Meanwhile, some Twitter users have questioned the arrival of HIV self-testing kits in Australia, suggesting this was somehow linked to COVID-19 vaccines.

According to a Telegram channel dedicated to United Australia Party MP Craig Kelly, that’s because “[t]he Covid vaccine is literally AIDS.”

However, professor of immunology at the University of Melbourne Stephen Kent told Fact Check via email that the vaccines approved for use in Australia “do not contain HIV/AIDS”, and rejected the notion of there being any link between the two.

Indeed, as fact checkers with US-based PolitiFact wrote in December, any suggestion that vaccines increased the risk of AIDS was not borne out by data from clinical trials.

“Real world data from the billions of COVID-19 vaccinations around the world also haven’t shown that the vaccinated are more likely to get AIDS than the unvaccinated,” they added.

Misinformation researchers at FirstDraft, who tipped off Fact Check about the recent spike in Google searches, have previously debunked the claim that University of Queensland/CSL vaccine trial participants were being injected with HIV.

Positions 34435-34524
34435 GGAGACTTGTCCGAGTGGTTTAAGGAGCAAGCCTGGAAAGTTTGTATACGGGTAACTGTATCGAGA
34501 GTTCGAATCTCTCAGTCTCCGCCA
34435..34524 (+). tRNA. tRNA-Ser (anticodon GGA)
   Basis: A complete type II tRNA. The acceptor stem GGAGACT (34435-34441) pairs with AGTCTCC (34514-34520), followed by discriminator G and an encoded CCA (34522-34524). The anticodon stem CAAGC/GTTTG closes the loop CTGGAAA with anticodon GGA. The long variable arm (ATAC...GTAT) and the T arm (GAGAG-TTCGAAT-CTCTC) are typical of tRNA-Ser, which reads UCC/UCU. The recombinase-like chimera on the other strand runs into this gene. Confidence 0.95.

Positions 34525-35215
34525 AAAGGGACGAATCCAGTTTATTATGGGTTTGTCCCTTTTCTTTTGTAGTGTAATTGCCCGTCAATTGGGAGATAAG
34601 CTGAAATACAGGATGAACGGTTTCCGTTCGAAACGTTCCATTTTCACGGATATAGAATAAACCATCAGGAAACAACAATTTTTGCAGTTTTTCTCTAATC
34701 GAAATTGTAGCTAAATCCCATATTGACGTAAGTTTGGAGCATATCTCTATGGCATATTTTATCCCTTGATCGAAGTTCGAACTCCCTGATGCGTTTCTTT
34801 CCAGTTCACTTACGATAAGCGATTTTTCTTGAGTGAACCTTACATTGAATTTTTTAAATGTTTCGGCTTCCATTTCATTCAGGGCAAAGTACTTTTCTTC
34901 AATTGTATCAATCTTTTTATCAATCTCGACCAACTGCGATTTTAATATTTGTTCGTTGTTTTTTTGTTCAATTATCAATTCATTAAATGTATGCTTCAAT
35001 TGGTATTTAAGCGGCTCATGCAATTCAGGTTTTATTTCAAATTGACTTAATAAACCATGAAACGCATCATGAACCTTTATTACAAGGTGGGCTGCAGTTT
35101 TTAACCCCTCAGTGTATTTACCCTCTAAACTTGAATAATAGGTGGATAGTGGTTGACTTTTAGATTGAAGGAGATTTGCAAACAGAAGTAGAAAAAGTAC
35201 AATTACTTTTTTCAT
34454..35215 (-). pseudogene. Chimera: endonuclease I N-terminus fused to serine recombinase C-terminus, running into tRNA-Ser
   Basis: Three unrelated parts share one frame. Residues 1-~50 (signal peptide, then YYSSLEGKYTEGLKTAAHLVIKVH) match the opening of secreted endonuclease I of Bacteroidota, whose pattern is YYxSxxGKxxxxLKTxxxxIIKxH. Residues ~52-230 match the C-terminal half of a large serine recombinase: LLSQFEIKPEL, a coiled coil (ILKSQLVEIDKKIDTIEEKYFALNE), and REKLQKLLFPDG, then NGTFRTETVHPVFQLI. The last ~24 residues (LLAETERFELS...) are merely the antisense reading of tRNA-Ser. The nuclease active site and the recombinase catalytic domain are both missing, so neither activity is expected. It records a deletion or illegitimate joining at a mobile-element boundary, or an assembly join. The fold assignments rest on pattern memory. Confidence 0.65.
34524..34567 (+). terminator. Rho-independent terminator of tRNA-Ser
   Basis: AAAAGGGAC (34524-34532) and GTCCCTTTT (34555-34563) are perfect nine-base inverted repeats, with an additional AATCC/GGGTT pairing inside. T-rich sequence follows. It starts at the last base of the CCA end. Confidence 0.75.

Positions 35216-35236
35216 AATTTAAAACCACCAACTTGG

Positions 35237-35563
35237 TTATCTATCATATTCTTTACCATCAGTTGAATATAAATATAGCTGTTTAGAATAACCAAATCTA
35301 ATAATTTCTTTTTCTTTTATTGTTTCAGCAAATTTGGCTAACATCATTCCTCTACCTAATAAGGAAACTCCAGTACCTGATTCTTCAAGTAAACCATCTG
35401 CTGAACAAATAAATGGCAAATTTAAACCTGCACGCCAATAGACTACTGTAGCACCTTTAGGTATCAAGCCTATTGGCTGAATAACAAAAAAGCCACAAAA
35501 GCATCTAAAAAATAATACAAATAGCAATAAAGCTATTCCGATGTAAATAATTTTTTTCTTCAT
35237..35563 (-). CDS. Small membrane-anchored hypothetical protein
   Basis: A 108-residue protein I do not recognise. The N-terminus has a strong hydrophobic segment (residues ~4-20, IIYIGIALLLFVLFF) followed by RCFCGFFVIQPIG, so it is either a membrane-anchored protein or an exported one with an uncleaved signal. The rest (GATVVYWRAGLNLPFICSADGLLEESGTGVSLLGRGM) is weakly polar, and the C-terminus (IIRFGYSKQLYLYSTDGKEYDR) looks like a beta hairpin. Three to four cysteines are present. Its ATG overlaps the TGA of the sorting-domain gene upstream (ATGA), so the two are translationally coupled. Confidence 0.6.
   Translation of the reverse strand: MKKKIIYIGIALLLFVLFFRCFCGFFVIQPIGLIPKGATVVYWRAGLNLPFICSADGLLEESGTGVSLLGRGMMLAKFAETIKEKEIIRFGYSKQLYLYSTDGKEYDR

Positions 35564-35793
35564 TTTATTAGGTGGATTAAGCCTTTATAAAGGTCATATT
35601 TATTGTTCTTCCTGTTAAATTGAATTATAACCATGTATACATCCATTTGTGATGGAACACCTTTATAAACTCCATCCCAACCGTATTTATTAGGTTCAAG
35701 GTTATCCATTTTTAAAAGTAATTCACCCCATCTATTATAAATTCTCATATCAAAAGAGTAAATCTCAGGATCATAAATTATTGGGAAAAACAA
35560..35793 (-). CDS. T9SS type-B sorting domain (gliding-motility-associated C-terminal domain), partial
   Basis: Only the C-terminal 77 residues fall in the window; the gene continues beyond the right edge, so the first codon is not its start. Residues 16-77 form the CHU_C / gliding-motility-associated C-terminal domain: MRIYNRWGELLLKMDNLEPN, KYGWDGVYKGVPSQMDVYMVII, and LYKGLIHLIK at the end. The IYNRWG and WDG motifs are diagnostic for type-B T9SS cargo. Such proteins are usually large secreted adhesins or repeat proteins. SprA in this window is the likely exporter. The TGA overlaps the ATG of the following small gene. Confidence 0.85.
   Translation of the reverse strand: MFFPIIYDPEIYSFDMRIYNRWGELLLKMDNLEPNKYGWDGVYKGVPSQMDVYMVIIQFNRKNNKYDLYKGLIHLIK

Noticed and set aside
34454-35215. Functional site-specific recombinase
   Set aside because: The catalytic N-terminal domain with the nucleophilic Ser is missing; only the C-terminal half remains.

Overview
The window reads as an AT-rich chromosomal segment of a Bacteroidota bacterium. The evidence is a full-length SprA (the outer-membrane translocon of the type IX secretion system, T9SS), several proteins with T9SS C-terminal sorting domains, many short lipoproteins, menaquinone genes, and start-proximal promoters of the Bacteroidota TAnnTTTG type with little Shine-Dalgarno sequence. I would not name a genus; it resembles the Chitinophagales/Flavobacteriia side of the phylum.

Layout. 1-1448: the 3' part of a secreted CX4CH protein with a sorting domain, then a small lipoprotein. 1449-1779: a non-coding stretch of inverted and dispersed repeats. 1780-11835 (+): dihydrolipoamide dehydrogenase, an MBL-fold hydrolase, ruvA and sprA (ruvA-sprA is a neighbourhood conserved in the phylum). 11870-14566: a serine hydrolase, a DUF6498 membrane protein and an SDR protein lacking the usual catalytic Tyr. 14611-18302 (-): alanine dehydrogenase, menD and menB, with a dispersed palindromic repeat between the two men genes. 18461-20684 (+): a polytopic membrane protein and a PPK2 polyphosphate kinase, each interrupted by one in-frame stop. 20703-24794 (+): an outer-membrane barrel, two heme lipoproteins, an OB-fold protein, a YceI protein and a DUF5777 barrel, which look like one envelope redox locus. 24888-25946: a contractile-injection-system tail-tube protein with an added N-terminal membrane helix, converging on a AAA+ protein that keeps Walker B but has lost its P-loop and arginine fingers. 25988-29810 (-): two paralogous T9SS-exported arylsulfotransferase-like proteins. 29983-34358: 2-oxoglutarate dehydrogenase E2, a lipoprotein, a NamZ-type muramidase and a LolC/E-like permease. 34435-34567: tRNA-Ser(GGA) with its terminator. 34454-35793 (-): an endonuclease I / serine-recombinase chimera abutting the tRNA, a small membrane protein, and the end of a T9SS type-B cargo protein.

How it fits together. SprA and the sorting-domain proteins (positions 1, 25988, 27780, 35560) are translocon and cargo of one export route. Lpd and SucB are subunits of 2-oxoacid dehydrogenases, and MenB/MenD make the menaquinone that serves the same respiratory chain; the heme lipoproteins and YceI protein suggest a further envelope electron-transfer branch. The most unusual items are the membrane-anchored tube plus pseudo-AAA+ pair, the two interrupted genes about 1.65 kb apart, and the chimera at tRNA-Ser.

Those trials were abandoned after the vaccine was found to produce false-positive HIV results, a consequence of its reliance on a harmless HIV protein that cannot lead to infection.

So, why are self-test kits now more readily available in Australia? Because, in October 2021, the medicines regulator eased supply restrictions on the sole test so far approved for use in order “to improve the accessibility of HIV testing”.

In a statement, it said the changes were made after new studies demonstrated “the preferences, acceptability and significantly improved usability of this HIV self-test”.

CoronaCheck chalks up a century

A red 100 icon next to a red fire shaped icon on a white background
One hundred issues of debunking disinformation.(Twitter:@emojipedia)

This week marks the 100th edition of CoronaCheck and more than two years of battling the onslaught of misinformation, disinformation and conspiracy theories relating to COVID-19.

Drawing on the latest evidence and expert advice, as well as the invaluable work of the global fact-checking community, this newsletter has debunked hundreds of viral claims ranging from the odd to the outright dangerous.

Not least among these has been misinformation about vaccine side-effects and the contents and effectiveness of the jabs, and about unproven COVID-19 treatments such as ivermectinhydroxychloroquine and “detox baths”.